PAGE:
The Wildcats trailed by 7 in yesterday’s game about three minutes into the second half, but Ryan Arcidiaconosparked a 17-4 run. Villanova led by as many as 9, and held off a late Butler charge to win 60-55. Josh Hart had 22 points on 10-of-15 shooting in the win. The Wildcats do pretty much everything well this season except shoot threes. But as college hoops scribe Ken Pomeroy has persuasively argued, there’s reason to think they may improve.
Villanova is already 4-0 in the Big East, a conference with enough quality teams that a solid campaign in it could land the Wildcats another No. 1 seed. Now, about March … Read more »
A rendering of the under construction FMC tower and the growing West Philly skyline. | Pelli Clarke Pelli/Brandywine Realty Trust.
Each year, the University City District compiles, in a glossy report, the vital signs for the eastern half of West Philly. For a while now, the trend lines have been strong. But this year, the numbers are truly staggering. Read more »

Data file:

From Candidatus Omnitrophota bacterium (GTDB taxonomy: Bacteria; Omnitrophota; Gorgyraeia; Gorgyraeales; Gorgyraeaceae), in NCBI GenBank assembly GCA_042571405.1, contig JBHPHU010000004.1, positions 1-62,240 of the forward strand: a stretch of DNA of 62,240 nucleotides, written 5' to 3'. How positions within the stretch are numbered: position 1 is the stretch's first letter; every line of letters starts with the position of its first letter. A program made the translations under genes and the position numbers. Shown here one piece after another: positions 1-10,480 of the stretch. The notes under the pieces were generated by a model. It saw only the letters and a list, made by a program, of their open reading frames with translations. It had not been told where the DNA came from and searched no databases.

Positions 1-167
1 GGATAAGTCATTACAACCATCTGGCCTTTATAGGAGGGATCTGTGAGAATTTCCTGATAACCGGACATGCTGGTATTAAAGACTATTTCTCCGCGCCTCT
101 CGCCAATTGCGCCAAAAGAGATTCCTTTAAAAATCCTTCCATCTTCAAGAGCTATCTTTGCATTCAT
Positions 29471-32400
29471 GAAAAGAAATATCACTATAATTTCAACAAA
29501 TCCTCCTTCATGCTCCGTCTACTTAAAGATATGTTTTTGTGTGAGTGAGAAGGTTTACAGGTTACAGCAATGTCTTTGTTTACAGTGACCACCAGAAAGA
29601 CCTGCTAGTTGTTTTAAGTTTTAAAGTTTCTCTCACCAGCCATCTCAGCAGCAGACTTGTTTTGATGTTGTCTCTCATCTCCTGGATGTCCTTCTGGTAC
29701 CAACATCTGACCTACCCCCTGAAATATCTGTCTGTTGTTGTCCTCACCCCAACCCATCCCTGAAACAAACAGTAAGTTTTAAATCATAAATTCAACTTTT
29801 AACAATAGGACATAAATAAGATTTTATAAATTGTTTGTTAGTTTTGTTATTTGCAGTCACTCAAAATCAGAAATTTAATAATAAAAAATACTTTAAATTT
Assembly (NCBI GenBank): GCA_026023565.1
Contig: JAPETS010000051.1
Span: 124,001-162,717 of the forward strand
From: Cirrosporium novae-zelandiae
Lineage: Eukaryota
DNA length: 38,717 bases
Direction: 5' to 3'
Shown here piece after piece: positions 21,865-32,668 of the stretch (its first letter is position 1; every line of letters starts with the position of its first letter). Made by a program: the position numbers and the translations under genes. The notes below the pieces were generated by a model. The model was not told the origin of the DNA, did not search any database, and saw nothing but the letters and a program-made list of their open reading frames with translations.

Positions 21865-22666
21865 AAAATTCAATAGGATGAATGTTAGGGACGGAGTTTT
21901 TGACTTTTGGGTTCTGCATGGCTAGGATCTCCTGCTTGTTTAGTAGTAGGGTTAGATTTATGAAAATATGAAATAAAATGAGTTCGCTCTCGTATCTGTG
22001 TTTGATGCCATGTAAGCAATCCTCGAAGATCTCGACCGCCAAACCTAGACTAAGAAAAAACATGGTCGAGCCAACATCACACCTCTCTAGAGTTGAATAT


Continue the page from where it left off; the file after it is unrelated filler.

If, in the spring of 2017, you happen to be watching a women’s lacrosse game at Drexel’s Vidas Field in West Philly and you think you’re seeing double: You won’t be. On National Signing Day this year, November 11th, Drexel head coach Hannah Rudloff managed to snag two of the Schneidereith sisters, a set of stick-wielding quadruplets out of Towson, Maryland.
A crowd of about 300 took to the middle of Broad Street Thursday evening to make a point about student debt and racial inequality.
As part of the Million Student March taking place nationwide, students from Temple, Penn, Community College of Philadelphia, and Drexel began at their own campuses and then converged at City Hall. Their demands are familiar: $15 an hour minimum wage, student debt forgiveness, and free education.
Drexel University announced today it was revoking Bill Cosby‘s honorary degree, given to him by the university in 1992.
“The misconduct by Bill Cosby that came to light through his sworn deposition testimony stands in clear opposition to Drexel’s values,” Drexel president John A. Frywrote to the Drexel community Thursday. “Universities are critical arenas in the movement to recognize and address sexual violence and misconduct as a societal problem. Drexel takes that responsibility very seriously, and the decision to revoke Mr. Cosby’s honorary degree flows from that responsibility.”